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Monday, September 22, 2008

Diabetes and Low-Carbing

When I first began writing cookbooks, it was baking with Splenda and specifically for people who have diabetes and needed to lose weight on the traditional diet. Little did I know in those days, that there is a better way. My first two cookbooks were written with some input from the Diabetes Association in Canada - mainly for the provision of the diabetes nutritional values for the recipes. Branches of the Diabetes Association across Canada regularly ordered my books for distributing to patients.

I have not said enough on my blog about Diabetes and Low-Carbing, so here is a perspective from a man who has had type 1 diabetes since the age of 6 and is now, among other things, vice president of the International Diabetes Federation. He has lived with this condition since 1957 (51 years)

Here is his perspective on low-carbing to help with his diabetes:

I have a friend with type 2 diabetes who lost 90 lbs on Atkins (she did induction levels all the way) in 9 months, who was later declared by her doctor to be a latent diabetic and taken off all her diabetic medications. That was awesome news besides the fact that she looked and felt so much better.

Here is a testimonial by a young man who has type 1 diabetes. It is really worth reading:

These people I have mentioned are people who have Diabetes 1, which means they make no insulin at all and would die without some intervention. They are living proof that it is possible to live with such a serious disease and live well and long, despite that enormous challenge - largely due to adopting the low-carb way of eating. Finally, to its credit the ADA is looking at the low-carbohydrate way of eating, but its recommendations for low-carb still fall far short of what we call low-carb. I seem to remember that they suggested 130 grams of carbs per day, way in excess of some people who consume 20 to 50 grams of carbohydrate a day, some of whom don't even have diabetes!

It stands to reason that if people with type 1 and type 2 diabetes benefit from low-carbing, then surely people who don't have the condition would benefit as well, perhaps staving off diabetes forever. I think if we lived long enough, most likely most of us would eventually develop diabetes - actually I didn't say that, Ian's dad who is a retired medical doctor said that.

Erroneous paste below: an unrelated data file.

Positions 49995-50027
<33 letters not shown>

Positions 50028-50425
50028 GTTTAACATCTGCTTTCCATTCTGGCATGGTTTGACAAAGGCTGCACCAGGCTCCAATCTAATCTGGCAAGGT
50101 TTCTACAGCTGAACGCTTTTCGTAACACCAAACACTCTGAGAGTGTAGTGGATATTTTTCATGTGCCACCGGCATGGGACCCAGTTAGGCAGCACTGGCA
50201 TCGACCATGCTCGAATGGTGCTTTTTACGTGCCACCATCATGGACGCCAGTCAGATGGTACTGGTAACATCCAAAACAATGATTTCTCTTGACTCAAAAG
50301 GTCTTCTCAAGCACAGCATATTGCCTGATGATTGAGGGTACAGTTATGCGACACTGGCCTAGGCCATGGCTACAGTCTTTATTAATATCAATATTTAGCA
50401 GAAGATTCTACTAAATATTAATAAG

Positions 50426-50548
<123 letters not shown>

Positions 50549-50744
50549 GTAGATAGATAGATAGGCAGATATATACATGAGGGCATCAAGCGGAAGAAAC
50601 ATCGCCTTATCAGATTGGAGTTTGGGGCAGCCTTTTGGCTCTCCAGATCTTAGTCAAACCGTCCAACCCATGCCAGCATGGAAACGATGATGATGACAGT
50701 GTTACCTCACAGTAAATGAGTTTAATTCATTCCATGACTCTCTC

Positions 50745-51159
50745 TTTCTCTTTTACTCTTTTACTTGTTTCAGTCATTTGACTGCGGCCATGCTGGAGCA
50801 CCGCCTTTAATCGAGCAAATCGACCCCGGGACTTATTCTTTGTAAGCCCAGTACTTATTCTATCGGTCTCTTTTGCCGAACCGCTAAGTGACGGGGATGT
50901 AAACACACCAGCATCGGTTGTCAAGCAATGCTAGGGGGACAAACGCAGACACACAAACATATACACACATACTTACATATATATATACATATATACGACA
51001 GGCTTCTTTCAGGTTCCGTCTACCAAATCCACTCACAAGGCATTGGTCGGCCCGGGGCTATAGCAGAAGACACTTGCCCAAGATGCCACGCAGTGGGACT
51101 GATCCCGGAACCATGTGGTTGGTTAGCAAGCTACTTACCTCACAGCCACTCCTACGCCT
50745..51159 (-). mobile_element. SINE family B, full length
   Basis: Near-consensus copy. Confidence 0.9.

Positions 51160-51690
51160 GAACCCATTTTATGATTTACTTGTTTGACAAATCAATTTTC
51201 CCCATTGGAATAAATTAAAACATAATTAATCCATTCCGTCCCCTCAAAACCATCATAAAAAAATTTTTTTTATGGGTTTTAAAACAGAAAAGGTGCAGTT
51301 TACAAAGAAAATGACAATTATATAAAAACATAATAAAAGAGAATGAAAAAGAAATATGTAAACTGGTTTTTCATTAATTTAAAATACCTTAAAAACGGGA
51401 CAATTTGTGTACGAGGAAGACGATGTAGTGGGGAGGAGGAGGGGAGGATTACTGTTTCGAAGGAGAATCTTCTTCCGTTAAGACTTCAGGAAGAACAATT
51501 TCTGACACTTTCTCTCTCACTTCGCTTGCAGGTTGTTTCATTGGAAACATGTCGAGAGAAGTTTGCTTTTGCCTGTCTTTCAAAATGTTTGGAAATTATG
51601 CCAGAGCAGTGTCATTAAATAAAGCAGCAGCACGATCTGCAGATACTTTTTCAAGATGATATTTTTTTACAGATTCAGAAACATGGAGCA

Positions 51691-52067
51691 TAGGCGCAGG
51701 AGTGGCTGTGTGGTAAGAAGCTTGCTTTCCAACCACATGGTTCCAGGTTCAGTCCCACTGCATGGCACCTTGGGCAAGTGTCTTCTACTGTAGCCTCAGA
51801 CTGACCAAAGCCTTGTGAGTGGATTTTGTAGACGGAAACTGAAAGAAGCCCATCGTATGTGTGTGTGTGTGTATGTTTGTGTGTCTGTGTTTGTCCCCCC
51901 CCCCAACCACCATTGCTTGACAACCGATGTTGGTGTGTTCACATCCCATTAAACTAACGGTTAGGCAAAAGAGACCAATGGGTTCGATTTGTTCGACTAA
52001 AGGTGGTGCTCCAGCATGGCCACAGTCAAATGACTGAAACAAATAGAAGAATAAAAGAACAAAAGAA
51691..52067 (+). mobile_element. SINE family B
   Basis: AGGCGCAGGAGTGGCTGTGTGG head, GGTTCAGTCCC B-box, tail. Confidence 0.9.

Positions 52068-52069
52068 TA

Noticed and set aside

P.S. That photo was taken of me when I was 35 years old. I am now 51. I also weigh quite a bit more - about 15 lbs more and I'd really like to lose a few of those, but for me it's like pulling teeth these days. I love low-carbing though and I think with my Hashimoto's thyroid disease (autoimmune diseases run in my extended family) I'd be much bigger if I was not low-carbing. I kept that pretty dress, but needless to say it does not fit me anymore. :-) A more recent pic of me is in my profile and I weigh about the same today.

Jennifer Eloff


Vikki said...

I agree with Ian's dad then, because with the family history I have, I know darn good and well I would have type 2 by now. I have at least 5 close relatives with type 2.
I've kept an eye on my bgl's since my mom was diagnosed with type 2 some 20 years ago. My bgl were averaging in the upper 90's lower 100's what the medical profession declares normal, but which I was worried about. Dr. Bernstein say's normal bgl should be in the 70-80 range. Now after a year of moderate to low carbing my levels average in the 80's. I am so thankful, I didn't want to follow the family trend,

Jennifer said...

Vikki, how blessed you are with your knowledge of low-carbing. I don't think you will ever get diabetes following a low-carb diet as you do. I understand how concernted you have been over that. I have Hashimoto's Thyroiditis and apparently that puts me at risk for diabetes, because it can mimic insulin resistance.

Vikki said...

Boy I'm glad you know how to steer clear of that trap. Our body is an amazing thing, so many things tied together. Insulin, thyroid and cortisol seem to be the front runners in the hormone family. Seems they are tied to all kinds of disease. Eating a healthy natural low carb diet seems to do wonders in keeping them all in check. When I was a kid, the first thing people gave up if they wanted to lose weight was bread and potatoes. Why, oh why did they ever decide, low fat was better? That still amazes me.

Jennifer said...

Thanks, Vikki. You and I are going to avoid getting diabetes, I just know it. Too true - I remember yesteryear when bread, potatoes and also sweets/desserts were avoided in an attempt to lose weight. You are so right about that. Funny how it switched to fat being the "evil" thing to avoid. I believe it originated with 2 people who changed the thinking of the times. Weird, huh?! Those two men caused people so much pain, grief, disease and often early death.